Offer price isn’t the only factor sellers consider when choosing an offer. Knowing who is buying their home is just as important to some. That’s why it’s important for buyers to master the art of how to write an offer letter for a house.
It can be helpful for buyers to make their offer stand out, especially in competitive markets. One way to set yourself apart is to include a letter to the seller with your offer. It can make the buying process feel a little more personal and a little less transactional for the seller.
Whether you’re a battle hardened house hunter or just entering the buying process, including a well written offer letter with your offer can be the game changer that helps you win over sellers and get you one step closer to your new home.
Keep reading to find out what makes a winning offer letter.
1. Be complimentary
It’s no surprise that, in general, people like to have their accomplishments celebrated. Where sellers are concerned, it’s all about hearing that the blood, sweat and tears (let’s not forget money) that they’ve poured in their home hasn’t gone unnoticed.
Be sure to tell the seller what you loved about the home. Tell them how you felt when you first walked through the door and what it was about their home that made it “The One” for you.
2. Get personal and appeal to their emotions (not their wallets)
Most people are emotionally attached to the places where they live. This could be because a home can represent many things to many people: safety and security, success or even family. Just because someone is selling their home doesn’t mean they won’t experience some anxiety around leaving it.
Chances are, they’ll feel much better about selling a special part of their lives to someone with whom they’ve made a connection. Fostering a small sense of familiarity can really help set your offer apart from the crowd. Figure out what you have in common and build rapport around that.
Maybe you saw a framed jersey of a sports team you also support in the home.
Maybe something about the home reminds you of your childhood home.
Maybe the home closer to your job and the shorter commute would mean more time to spend with your family.
Get personal and appeal to the seller’s emotions: Two examples of offer letters.
Keep in mind, this is not the time to negotiate numbers. While your offer comes from the head, your letter should come from the heart.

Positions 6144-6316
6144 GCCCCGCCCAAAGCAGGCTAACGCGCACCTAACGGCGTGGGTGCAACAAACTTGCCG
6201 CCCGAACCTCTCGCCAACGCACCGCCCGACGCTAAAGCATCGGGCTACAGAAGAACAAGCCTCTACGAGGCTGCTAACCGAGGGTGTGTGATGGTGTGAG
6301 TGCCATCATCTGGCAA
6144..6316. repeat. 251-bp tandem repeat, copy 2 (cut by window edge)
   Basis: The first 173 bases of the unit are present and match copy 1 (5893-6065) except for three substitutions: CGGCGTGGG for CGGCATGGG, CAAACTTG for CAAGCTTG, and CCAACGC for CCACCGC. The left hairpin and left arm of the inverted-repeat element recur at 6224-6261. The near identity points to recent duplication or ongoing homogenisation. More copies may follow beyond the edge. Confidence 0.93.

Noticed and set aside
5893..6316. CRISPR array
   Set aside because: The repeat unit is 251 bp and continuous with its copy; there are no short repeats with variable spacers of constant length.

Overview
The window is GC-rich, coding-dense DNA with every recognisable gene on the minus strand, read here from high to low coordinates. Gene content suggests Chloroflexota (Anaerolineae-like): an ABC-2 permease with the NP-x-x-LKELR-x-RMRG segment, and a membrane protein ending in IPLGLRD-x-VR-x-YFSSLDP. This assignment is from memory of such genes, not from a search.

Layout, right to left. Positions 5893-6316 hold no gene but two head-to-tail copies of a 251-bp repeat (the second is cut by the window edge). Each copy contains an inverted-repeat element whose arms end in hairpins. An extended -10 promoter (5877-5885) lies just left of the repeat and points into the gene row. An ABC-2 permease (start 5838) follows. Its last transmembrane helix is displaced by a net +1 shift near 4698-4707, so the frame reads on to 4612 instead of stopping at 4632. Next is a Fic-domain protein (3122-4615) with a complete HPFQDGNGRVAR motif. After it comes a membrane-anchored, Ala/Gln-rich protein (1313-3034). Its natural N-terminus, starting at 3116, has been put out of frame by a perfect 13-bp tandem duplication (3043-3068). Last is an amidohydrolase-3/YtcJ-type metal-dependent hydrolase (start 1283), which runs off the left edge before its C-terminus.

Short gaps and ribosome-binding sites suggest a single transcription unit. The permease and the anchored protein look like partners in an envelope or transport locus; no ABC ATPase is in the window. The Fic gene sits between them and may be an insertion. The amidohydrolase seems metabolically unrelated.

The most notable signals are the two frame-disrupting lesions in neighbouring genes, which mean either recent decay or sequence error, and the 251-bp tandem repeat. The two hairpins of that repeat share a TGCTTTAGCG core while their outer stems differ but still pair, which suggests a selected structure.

3. Let them know how serious you are
Put yourselves in the shoes of the seller. One of the biggest concerns for sellers is whether or not the offer they accept will actually make it through the closing process. The last thing the seller wants is to have a lukewarm buyer who will either pull out of the sale or drag their feet.
If you are dead set on making a place yours, let the seller know how willing you are to deliver, whether it’s extending a rent-back period or even closing on shorter schedule. These things will help the seller feel confident that you are a serious buyer.
4. Keep it short (like less than a page)
When sellers begin to review the offers they’ve received, it can be a long process — especially if there is a lot of interest in the property. The last thing they will want to do is wade through a lengthy letter explaining why you think you’re the right person to buy their home.
That’s why it’s best that you keep it short, sweet and to-the-point. A few paragraphs should do the trick. Consider adding a picture of you and your family. After all, a picture is worth 1,000 words.
This article is meant for informational purposes only and is not intended to be construed as financial, tax, legal, or insurance advice. Opendoor always encourages you to reach out to an advisor regarding your own situation.
Related guides and blog articles
→ Checklist for first-time home buyers (infographic)
→ How much does it cost to buy a house
→ Navigating a buyer’s market vs. seller’s market
→ More guides and blog posts about home buying
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